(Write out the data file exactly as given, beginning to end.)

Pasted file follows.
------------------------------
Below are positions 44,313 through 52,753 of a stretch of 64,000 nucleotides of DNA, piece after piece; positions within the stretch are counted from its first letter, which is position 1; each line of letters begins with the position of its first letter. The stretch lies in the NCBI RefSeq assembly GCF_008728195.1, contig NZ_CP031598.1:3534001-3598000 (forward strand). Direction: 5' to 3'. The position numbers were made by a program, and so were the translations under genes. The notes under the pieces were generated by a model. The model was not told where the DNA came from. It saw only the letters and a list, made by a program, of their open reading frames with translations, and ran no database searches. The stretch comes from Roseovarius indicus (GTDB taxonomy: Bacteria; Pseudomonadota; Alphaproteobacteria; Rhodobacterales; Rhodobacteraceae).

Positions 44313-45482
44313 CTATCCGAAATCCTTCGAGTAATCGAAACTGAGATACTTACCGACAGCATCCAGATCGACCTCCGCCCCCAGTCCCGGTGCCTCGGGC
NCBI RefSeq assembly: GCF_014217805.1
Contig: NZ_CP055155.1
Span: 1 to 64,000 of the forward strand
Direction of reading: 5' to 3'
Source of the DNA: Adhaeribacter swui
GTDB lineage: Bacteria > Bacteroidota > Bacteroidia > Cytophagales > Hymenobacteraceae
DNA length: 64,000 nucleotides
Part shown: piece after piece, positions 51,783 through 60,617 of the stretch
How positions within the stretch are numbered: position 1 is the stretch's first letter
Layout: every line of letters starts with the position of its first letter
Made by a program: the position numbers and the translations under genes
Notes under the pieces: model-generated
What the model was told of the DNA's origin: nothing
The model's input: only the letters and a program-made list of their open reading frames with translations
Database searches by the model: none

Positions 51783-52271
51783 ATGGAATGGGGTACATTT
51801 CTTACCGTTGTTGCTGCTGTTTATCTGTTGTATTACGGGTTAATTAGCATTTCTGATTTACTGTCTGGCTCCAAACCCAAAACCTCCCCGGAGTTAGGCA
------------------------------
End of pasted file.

Below are positions 44,313 through 52,753 of a stretch of 64,000 nucleotides of DNA, piece after piece; positions within the stretch are counted from its first letter, which is position 1; each line of letters begins with the position of its first letter. The stretch lies in the NCBI RefSeq assembly GCF_008728195.1, contig NZ_CP031598.1:3534001-3598000 (forward strand). Direction: 5' to 3'. The position numbers were made by a program, and so were the translations under genes. The notes under the pieces were generated by a model. The model was not told where the DNA came from. It saw only the letters and a list, made by a program, of their open reading frames with translations, and ran no database searches. The stretch comes from Roseovarius indicus (GTDB taxonomy: Bacteria; Pseudomonadota; Alphaproteobacteria; Rhodobacterales; Rhodobacteraceae).

Positions 44313-45482
44313 CTATCCGAAATCCTTCGAGTAATCGAAACTGAGATACTTACCGACAGCATCCAGATCGACCTCCGCCCCCAGTCCCGGTGCCTCGGGC
NCBI RefSeq assembly: GCF_014217805.1
Contig: NZ_CP055155.1
Span: 1 to 64,000 of the forward strand
Direction of reading: 5' to 3'
Source of the DNA: Adhaeribacter swui
GTDB lineage: Bacteria > Bacteroidota > Bacteroidia > Cytophagales > Hymenobacteraceae
DNA length: 64,000 nucleotides
Part shown: piece after piece, positions 51,783 through 60,617 of the stretch
How positions within the stretch are numbered: position 1 is the stretch's first letter
Layout: every line of letters starts with the position of its first letter
Made by a program: the position numbers and the translations under genes
Notes under the pieces: model-generated
What the model was told of the DNA's origin: nothing
The model's input: only the letters and a program-made list of their open reading frames with translations
Database searches by the model: none

Positions 51783-52271
51783 ATGGAATGGGGTACATTT
51801 CTTACCGTTGTTGCTGCTGTTTATCTGTTGTATTACGGGTTAATTAGCATTTCTGATTTACTGTCTGGCTCCAAACCCAAAACCTCCCCGGAGTTAGGCA